The Goddess Skandamata – mother of Lord Skanda
Goddess Skandamata, the Goddess Durga’s 5th manifestation, honoured on the 5th day of Navratri. As for her name, Skanda, just another name for the war god Kartikeya, while Mata means mother. Therefore, Skandamata referred to as Lord Kartikeya’s mother or Skanda’s mother.
Skandamata portrays Lord Skanda as an infant holding the lotus in her right hand while she holds Lord Skanda in her left hand. Her four arms complement her blue eyes and bright complexion. As a lotus flower-seated goddess, Goddess Skandamata also known as Padamasani. Parvati, Maheshwari and Mata Gauri are also her additional names. She is in the pose of granting boons to her devotees with her left arm.
According to legend, she bestows salvation, power, wealth and treasures to devotees. If a devotee worships her, her son Skand, automatically includes in the ritual. So, the devotee happens to enjoy the grace of both Skandmata and Lord Skand. She blesses devotees with power and prosperity if they devote themselves to her without selfishness.
The Goddess Katyayani – the daughter of Sage Katyayana
Devi Katyayani’s followers worship her on the sixth day of Navratri to achieve strength and courage.
Among all forms of lord Durga, Goddess Katyayani is among the fiercest. Like Goddess Durga, Goddess Shakti, traditionally associated with colour red.
Her name derives from the fact that she was the daughter of Sage Katyayana. Goddess Katyayini was Parvati’s form when she annihilated Mahishasura according to mythology. She is thus the embodiment of the power to destroy evil.
She then proceeded to kill Mahishasura, adorned with weapons by the Devatas just before her birth. A sword and lotus flower in the hands and lion thorn resemble her image. According to scripture, she represents power, courage (Shakti), knowledge, and the victory of good over evil.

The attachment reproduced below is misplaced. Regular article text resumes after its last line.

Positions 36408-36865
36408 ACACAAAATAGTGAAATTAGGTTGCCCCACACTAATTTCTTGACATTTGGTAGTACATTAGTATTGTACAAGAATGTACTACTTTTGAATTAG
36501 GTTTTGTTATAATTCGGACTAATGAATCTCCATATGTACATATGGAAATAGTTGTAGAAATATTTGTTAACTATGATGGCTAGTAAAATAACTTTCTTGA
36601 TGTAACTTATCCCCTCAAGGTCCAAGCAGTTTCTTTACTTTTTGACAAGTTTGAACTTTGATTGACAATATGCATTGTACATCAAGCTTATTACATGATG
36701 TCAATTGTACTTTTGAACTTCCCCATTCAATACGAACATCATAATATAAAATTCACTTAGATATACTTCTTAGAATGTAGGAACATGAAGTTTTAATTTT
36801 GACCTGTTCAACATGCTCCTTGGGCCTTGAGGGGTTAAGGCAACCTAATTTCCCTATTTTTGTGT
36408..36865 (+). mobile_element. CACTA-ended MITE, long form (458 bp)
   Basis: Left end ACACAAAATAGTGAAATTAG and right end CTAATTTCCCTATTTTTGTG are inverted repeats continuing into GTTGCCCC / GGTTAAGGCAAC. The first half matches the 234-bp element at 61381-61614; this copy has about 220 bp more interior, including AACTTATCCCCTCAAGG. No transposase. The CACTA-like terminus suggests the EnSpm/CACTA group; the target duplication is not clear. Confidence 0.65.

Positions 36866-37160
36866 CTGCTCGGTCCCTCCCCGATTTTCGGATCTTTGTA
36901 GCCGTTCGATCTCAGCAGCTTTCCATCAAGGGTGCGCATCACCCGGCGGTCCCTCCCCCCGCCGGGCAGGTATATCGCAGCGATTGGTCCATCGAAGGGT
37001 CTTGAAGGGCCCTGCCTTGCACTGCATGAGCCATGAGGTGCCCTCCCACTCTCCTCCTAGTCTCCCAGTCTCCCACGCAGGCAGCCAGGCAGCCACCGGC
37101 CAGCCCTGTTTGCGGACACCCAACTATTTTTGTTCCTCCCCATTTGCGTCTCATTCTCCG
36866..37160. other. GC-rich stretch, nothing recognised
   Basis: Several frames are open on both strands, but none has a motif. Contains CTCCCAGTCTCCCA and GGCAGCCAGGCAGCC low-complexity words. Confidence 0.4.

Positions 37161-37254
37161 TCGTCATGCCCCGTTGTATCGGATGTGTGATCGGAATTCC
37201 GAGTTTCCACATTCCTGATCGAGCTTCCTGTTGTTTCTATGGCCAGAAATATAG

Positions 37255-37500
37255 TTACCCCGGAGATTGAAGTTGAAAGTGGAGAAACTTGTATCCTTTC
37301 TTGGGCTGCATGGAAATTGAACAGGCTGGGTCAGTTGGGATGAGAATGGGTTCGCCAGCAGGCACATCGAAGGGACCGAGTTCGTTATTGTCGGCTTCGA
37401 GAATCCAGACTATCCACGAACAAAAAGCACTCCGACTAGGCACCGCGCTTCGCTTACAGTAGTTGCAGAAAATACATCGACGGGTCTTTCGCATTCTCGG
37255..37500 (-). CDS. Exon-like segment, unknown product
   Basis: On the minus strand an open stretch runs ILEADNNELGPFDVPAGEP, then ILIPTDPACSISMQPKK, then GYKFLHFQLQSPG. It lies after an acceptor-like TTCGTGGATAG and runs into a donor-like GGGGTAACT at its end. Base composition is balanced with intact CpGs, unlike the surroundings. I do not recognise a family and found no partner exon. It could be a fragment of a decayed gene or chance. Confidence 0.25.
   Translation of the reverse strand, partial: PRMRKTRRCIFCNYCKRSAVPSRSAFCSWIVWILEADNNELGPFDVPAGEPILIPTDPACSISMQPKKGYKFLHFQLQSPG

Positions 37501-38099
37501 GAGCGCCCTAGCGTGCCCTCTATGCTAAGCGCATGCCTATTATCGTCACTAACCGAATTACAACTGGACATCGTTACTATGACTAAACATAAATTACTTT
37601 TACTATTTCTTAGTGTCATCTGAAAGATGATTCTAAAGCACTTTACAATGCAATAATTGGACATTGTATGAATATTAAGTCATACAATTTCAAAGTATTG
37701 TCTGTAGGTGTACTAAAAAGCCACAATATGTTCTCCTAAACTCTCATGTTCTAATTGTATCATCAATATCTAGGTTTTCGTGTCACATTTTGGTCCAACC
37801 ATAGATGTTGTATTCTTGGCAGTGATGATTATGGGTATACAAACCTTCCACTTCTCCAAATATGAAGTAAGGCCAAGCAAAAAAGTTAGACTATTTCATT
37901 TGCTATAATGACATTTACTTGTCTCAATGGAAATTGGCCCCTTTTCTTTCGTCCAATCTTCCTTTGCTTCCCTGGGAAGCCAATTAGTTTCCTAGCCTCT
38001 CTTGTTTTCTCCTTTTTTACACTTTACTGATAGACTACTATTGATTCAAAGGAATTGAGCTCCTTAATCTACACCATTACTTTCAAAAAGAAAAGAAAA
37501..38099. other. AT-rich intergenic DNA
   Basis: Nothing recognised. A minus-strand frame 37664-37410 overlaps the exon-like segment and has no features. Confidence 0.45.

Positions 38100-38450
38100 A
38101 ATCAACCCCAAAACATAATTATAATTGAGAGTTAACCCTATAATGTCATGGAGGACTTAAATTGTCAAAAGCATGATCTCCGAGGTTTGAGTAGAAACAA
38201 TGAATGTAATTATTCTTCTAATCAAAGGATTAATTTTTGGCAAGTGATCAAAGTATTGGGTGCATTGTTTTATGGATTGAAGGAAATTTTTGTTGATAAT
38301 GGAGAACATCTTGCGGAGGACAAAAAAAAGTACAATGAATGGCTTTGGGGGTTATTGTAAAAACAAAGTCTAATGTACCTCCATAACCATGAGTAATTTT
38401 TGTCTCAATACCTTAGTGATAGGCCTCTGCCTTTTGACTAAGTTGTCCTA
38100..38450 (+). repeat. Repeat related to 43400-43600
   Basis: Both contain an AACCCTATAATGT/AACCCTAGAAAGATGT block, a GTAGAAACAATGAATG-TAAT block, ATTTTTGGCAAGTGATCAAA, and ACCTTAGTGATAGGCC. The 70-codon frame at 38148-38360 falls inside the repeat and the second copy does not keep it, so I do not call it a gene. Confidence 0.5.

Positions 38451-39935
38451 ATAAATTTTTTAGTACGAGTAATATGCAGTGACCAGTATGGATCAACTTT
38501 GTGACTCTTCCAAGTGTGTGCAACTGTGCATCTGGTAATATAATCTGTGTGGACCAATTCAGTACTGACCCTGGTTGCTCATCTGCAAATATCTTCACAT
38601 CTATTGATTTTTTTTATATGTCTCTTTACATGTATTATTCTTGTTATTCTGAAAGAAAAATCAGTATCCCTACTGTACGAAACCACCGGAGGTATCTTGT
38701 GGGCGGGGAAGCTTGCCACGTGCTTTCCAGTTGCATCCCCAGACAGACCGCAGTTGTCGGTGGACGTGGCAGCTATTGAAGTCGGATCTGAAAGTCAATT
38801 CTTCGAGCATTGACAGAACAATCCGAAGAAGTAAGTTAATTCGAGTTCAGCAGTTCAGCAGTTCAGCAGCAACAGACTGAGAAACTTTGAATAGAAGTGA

In Hinduism, goddesses acknowledged as a source of inspiration for worshippers. As she mainly provides a mirror to see their inherent strength.
The Goddess Kaalratri – the dark skin ‘Durga.’
Dashain’s seventh day dedicated to the Goddess Kaalratri. Known for her fiercest act, Durga, most terrifying form of the Goddess, appealing to the fear of both mortals and evildoers. This Hindu festival consists of two words: KalaRatri means the heaviest of moonless nights, Ratri means the longest time in earthly time. The name Kaalratri denotes the devourer of Kala or time.
Initially the darkest form in the universe, she creates the tapestry through which Light of awareness Devi Lalita weaves her playful act of creation. Kaalratri transcends the passage of time. She dissolves our delusions and brings about the end of creation and Maya. In the Durga pandals, Netra Pradhan, the ceremony of drawing her eyes, performed on this day to honour the occasion.
In addition to her captivating beauty, dark skin, lustrous limbs, and flowing tresses of hair, she rides on a donkey.
The Goddess Mahagauri – known as Vrisharudha
Dashain’s eighth form of Navdurga receives prayers and offerings on a penultimate day. Traditionally, Goddess Mahagauri, believed to govern the malefic planet Rahu. Several Hindu texts depict her mounted on a bull, for which she has another entitle known as Vrisharudha. In the illustrations, Lord Mahagauri appears to have four arms, and a weapon called Trishul. A damaru appears on her second hand, an Abhaya Mudra appears on her third hand, and a Varada Mudra appears on her fourth hand.
Ashtami is the day when devotees worship Goddess Mahagauri. They should present white flowers (preferably jasmine) as an offering and recite mantras. As a celebration of the occasion, nine young girls worshipped in the form of lord Mahagauri.
According to Hindu tradition, Goddess Mahagauri can remove your troubles if you pray to her. The illusory planet Rahu rules by Goddess Mahagauri, so praying to her will remove those defects and bless a person with growth and happiness. Because of this, devotees make Maha Ashtami a day when they should pray for release from sufferings in their lives.
The Goddess Siddhidharti – the lord of accomplishments
Hindu mythology describes the killing of Mahishasura by Goddess Durga on the ninth day of Navratri. In addition to being the Goddess of accomplishment, Siddhi means “giver”, so she blesses her devotees with perfection. Furthermore, the Goddess denotes knowledge and wisdom, enabling devotees to attain perfection, joy, and purity.
The devotees of Goddess Durga worship lord Siddhidatri, her form on this day. Navratri festival ends on this day as well. A red lotus shown in the image denotes Goddess Siddhidatri. Sometimes she rides a lion as well. In her four hands, she holds a conch, a mace, and a lotus. Worshipers of Sidhidatri on Dashain’s 9th day, blessed with energy, skill, and power to succeed in everything they do. Siddhidhatri’s weapons are her mace, chakra, shankha, and lotus, in which she absorbs eight sages.
By the end of the article, we are sure you have come across the nine deities we worship each day from day one of the Dashain festivals. If you have any questions related to the worships process of each Goddess, do let us know in the comment section below!